In every courtroom drama, the most dramatic scene is always when the star witness points her finger at the villain and proclaims that “he did it!” The confidence with which an eyewitness describes the perpetrator of a crime is often the most convincing evidence in a court battle. But how accurate is eyewitness testimony? Do we really remember everything as accurately as we think we do? How important are other influences on eyewitness testimony? And what if the witness is a child?
Carl Martin Allwood has been working on these issues for years. In his most recent article, co-authored with Anna-Carin Jonsson and Par Anders Granhag and published in Applied Cognitive Psychology, he takes on the issue of child testimony.
Their study tried to replicate as closely as possible the manner of a police investigation of a crime. 12-year-olds were shown a video of a kidnapping filmed from a witness’s eye perspective. Next they filled out a quick questionnaire about what they had seen—the questions gave only two choices of answers, but were very specific in their requests for details about the kidnappers, the crime scene, and the getaway car.
Two weeks later, participants were presented with two sets of answers to the questionnaire: their own, and either a classmate’s or a teacher’s. Based on these two sets of answers, the children had to rate the degree of confidence they had in their original responses. In fact, the second answer set was a fake, carefully constructed by the experimenters to agree or disagree with the child’s own answers. For every correct response, half of the fake answers agreed and half of them disagreed with the child’s answers. The same was done with incorrect responses. The point of this was to see what influence of teachers teachers and peers had on the child’s confidence in his or her responses. The two-week delay was deliberately chosen to simulate the often lengthy police crime investigation process.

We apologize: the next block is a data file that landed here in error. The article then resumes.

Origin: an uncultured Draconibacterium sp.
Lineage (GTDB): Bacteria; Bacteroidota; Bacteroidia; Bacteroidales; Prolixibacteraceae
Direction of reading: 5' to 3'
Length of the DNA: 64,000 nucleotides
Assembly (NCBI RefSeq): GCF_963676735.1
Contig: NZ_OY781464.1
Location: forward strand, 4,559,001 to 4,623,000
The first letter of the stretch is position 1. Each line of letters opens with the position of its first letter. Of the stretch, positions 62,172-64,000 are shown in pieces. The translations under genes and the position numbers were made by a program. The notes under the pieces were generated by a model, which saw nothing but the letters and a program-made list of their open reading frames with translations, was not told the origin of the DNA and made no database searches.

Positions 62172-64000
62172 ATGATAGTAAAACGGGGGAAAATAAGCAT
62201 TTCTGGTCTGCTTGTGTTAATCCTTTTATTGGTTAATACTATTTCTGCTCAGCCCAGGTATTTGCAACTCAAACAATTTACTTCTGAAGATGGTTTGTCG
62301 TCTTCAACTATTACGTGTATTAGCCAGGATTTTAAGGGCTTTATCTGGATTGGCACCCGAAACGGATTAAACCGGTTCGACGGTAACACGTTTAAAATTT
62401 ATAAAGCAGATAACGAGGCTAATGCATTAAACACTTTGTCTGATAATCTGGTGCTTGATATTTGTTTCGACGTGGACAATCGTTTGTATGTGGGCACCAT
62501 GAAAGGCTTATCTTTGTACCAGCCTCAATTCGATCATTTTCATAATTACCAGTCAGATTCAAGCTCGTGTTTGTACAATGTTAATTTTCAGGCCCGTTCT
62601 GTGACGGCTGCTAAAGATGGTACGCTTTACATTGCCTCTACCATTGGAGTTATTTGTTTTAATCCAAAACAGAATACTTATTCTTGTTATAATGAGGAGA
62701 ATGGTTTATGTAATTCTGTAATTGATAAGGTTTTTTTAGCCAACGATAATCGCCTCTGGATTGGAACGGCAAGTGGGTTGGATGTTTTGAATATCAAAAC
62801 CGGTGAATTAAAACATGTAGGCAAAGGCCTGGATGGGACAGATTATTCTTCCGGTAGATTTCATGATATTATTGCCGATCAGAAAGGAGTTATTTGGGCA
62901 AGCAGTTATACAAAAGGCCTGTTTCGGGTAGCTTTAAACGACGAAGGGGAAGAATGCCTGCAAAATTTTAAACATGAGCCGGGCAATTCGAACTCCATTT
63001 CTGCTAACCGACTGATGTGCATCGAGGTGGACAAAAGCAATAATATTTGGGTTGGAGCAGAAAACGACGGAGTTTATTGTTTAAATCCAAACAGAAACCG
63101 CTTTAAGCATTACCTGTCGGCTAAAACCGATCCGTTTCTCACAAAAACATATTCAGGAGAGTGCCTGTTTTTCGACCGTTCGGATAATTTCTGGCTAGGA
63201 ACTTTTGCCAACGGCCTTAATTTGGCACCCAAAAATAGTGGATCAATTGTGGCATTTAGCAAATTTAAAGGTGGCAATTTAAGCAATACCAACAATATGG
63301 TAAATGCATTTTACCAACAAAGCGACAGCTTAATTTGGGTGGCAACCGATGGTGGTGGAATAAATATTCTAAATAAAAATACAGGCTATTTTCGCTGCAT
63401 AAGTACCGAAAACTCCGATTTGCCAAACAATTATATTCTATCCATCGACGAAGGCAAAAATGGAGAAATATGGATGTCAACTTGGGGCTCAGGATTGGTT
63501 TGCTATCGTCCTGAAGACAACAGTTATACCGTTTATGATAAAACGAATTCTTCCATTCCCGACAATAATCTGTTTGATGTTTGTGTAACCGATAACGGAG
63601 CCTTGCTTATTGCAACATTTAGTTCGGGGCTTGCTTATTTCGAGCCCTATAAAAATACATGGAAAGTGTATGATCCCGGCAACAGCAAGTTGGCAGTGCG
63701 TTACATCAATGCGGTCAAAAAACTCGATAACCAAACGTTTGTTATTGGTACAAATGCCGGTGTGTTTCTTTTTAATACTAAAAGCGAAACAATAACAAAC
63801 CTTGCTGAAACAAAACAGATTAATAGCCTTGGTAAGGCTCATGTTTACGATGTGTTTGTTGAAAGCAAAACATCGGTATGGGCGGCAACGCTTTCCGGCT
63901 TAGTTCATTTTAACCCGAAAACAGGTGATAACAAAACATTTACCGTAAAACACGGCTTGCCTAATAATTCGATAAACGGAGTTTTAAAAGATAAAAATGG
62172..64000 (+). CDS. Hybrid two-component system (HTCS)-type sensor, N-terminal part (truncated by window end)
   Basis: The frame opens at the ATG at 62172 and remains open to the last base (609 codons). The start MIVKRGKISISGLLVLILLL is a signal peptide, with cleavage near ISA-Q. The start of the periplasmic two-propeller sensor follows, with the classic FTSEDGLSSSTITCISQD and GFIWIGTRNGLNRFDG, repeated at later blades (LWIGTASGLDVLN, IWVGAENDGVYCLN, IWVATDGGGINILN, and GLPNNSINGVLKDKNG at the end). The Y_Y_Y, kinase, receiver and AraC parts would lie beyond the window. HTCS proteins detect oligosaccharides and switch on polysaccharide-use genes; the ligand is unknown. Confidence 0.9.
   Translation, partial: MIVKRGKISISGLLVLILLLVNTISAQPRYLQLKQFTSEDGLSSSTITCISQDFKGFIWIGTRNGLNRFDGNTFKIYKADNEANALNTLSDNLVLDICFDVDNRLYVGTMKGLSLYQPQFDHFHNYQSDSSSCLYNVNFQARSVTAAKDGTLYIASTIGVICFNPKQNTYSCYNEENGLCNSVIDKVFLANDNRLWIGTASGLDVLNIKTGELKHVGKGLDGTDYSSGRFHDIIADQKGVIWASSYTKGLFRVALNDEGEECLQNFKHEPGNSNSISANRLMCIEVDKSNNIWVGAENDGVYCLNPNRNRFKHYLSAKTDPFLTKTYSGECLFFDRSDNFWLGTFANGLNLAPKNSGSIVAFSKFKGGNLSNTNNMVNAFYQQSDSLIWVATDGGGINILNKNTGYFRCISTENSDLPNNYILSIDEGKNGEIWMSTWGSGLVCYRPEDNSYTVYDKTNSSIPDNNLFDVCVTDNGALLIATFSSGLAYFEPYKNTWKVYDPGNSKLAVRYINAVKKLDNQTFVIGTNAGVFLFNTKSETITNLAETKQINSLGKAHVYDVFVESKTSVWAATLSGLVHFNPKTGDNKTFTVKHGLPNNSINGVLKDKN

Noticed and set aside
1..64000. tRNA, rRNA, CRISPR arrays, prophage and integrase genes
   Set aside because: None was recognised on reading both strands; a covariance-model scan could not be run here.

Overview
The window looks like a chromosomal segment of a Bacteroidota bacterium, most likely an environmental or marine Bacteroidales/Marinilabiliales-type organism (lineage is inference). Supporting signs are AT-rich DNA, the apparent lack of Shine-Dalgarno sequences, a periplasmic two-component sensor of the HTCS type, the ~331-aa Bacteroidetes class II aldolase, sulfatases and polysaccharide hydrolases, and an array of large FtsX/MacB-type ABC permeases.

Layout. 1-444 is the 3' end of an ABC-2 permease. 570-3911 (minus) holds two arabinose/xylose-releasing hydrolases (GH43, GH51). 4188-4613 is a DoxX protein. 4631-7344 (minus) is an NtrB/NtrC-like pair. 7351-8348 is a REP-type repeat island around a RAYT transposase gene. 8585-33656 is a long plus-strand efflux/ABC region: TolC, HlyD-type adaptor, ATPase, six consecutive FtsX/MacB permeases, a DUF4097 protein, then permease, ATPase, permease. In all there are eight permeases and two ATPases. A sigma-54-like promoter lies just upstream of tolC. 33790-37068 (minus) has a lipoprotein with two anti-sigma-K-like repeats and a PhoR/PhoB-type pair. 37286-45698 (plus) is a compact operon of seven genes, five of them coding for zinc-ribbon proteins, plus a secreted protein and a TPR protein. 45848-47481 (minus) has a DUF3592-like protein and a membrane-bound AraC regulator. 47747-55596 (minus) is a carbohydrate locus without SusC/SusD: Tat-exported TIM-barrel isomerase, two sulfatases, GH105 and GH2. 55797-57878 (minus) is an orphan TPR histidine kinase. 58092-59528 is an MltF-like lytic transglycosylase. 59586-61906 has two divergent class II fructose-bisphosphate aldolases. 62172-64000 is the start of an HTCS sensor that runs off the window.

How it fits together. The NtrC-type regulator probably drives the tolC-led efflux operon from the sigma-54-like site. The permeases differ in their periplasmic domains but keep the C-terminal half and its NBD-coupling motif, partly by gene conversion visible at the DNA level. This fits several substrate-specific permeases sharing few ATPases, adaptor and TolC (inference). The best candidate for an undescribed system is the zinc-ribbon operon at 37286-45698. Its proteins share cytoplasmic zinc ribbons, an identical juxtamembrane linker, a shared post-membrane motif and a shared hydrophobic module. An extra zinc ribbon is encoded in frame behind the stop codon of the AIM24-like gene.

The students rated their confidence in their own answers on a scale from 50% to 100%. They were instructed that 50% meant they were guessing—they had no idea of the correct response, and that 100% meant that they were absolutely certain. Thus, these ratings correspond to the actual odds of their response being correct.
An analysis of the data revealed that there was no difference between the teacher- and the peer-responses to the student answers—they were equally influenced by both their peers and their teachers. This surprised Allwood and his colleagues, because previous studies had suggested that children were more influenced by adults than their peers. Previous research had been with younger children, however, and as they enter their teen years, the influence of peers does begin to rise.
However, the respondents were significantly influenced by the corroboration of other witnesses. When the teacher or peer response agreed with the child, confidence was much higher than when the responses disagreed. Take a look at this graphical version of the results:
The diagonal black line indicates where confidence ratings would correctly correspond to actual accuracy. Any results above that line represent underconfidence, because confidence ratings are less than the actual accuracy. In this case, nearly all of the ratings reflect overconfidence, with even 100% confidence ratings corresponding to a maximum of less than 70 percent accuracy. More importantly, in cases where the teacher or peer agreed with the child, confidence increased, even though the “disagree” confidence ratings still reflected overconfidence.
The same team conducted a similar study in 2004 on adults, and when they compared those results to these results with children, they found that children were influenced to a greater degree by people who disagreed with them: while both adults and children are overconfident about memories, children become less confident to a greater degree when faced with disagreement than adults do.
To sum up, based on these results, both children and adults are overconfident about nearly all their memories, but children are more likely to change their minds when faced with disagreement.
So what memories can we trust? Clearly this study emphasizes details such as the escape vehicle or the environment around the kidnapping. But would witnesses actually disagree about whether a kidnapping took place, or how many kidnappers were involved? We may have hunches, but this study doesn’t tell us the answers. Considerably more work will need to be done to learn exactly how much information is necessary for us to form accurate memories.
Allwood, C. M., Jonsson, A.-C., & Granhag, P. A. (2005). The effects of source and type of feedback on child witnesses’ metamemory accuracy. Applied Cognitive Psychology, 19(3), 331-344.